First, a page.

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Impact of Criminal Background Checks on Employer Hiring Practices

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Recent criminal justice reforms are significantly influencing employer decision-making.

Clean-slate laws allow individuals to have their criminal records sealed or erased under specific conditions. Although these laws are relatively new, their impact on background screening processes is already noticeable. For instance, after Michigan’s clean-slate law took effect in April 2023, courts across the state faced substantial challenges processing record sealings, known in Michigan as records being “set aside.” This led to severe delays and various procedural roadblocks, such as limiting the look-back period for criminal record availability, capping the number of names processed daily, and even refusing to respond to criminal record requests. Consequently, employers and job candidates experienced prolonged background checks, causing frustration for all parties involved.

Current Impact on Employer Hiring Processes

The primary impact of clean-slate laws is felt by background screening providers, who must accurately report the current status of records. These providers generally do not report expunged or sealed records, in line with the Consumer Financial Protection Bureau’s advisory opinion from January 2024, which mandates that consumer reporting agencies must prevent the reporting of expunged, sealed, or legally restricted public records.

For employers, the two significant effects are:

  1. Potential delays in the background screening process, as seen in Michigan.
  2. Limitations on the criminal record information available.

For instance, California employers will face a notable change starting July 2024 when the state’s clean-slate law is implemented. This law allows misdemeanors to be automatically sealed one year after judgment and felonies four years after completed probation or supervision. However, this does not apply to registered sex offenders or those convicted of violent or serious felonies. Employers will need to revise their hiring policies and adjudication matrices to ensure workplace and consumer safety.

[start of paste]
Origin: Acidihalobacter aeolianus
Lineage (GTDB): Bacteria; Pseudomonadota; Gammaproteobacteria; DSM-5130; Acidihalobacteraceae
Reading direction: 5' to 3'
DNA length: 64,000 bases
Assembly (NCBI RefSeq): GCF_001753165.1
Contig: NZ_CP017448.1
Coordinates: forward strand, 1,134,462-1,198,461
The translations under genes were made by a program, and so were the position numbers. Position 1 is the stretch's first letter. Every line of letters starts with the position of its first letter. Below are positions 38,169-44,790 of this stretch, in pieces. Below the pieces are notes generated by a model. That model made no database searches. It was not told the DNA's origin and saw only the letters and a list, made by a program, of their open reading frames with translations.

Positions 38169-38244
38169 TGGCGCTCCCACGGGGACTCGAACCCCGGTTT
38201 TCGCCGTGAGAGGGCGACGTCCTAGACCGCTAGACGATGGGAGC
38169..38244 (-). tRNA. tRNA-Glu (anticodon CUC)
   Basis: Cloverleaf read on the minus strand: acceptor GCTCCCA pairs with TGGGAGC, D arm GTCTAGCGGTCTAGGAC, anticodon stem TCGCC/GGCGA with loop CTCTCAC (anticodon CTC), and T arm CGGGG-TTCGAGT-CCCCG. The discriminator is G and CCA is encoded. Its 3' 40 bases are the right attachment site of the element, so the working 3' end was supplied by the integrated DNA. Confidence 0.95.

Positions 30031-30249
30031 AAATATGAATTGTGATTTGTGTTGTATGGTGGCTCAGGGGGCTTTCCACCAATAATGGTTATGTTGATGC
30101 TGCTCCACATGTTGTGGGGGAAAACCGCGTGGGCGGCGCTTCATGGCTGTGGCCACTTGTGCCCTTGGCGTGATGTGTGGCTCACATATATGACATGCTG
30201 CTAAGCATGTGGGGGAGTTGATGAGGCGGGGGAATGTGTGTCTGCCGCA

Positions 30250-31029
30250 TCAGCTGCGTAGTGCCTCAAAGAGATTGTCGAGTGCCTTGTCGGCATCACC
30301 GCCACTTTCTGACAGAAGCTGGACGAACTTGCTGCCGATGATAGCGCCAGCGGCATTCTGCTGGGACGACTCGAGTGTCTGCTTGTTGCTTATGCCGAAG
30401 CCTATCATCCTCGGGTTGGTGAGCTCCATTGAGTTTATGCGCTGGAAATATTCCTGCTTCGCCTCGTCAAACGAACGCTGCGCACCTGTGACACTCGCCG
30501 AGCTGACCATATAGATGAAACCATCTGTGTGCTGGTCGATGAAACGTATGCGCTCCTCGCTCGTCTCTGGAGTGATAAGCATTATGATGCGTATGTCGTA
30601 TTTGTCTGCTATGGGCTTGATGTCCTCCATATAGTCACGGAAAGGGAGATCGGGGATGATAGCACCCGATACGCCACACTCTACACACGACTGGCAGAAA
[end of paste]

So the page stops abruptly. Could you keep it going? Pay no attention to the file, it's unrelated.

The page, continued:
Benefits and Challenges for Employers

Theoretically, clean-slate laws will expunge eligible candidates’ criminal histories, meaning employers won’t receive this information during background checks. This raises concerns for employers operating in multiple states, as the laws vary widely. For example, a candidate in California might have a clean record for a misdemeanor committed a year ago, while a candidate in Minnesota would still show that misdemeanor on their report. This discrepancy becomes more pronounced with felonies, prompting employers to reassess the importance of certain criminal histories for specific roles.

States with Clean-Slate Laws

California and Michigan have enacted clean-slate laws, with California’s set to be implemented in July 2024. Connecticut is working through its implementation, starting with the erasure of certain cannabis convictions. Colorado’s law, also effective in July, allows for the automatic sealing of certain convictions after a set period, including petty offenses and misdemeanors after seven years and felonies after ten years.

New York’s Clean Slate Act, passed in November 2023, will seal eligible misdemeanor convictions after three years and felony convictions after eight years post-release. However, the New York State Office of Court Administration may take up to three years to implement the necessary processes.

Other states, such as Missouri and Vermont, are considering similar legislation. As more states adopt clean-slate laws, employers will face a complex landscape of varying regulations to navigate.

Industry-Specific Impacts

Clean-slate laws can significantly impact hiring practices across various industries. For positions involving sensitive populations, such as children or the elderly, employers may have concerns about the removal of specific records. However, all employers who utilize criminal background checks will need to adjust their policies to ensure they can still make informed hiring decisions.

Steps for Employers

To ensure compliance with clean-slate laws while maintaining workplace safety and recruiting top talent, employers should:

  1. Stay informed about broader criminal justice reforms and evolving clean-slate legislation.
  2. Reevaluate company policies on using criminal records in hiring decisions.
  3. Update adjudication matrices to reflect current laws and best practices.
  4. Ensure compliance with the Fair Credit Reporting Act and various state laws regulating background reports.

Employers should also consider whether candidates are being denied for convictions that may not be job-related and whether their adjudication matrices need updating. This proactive approach will help employers navigate the complexities of clean-slate laws and continue to hire qualified candidates effectively.


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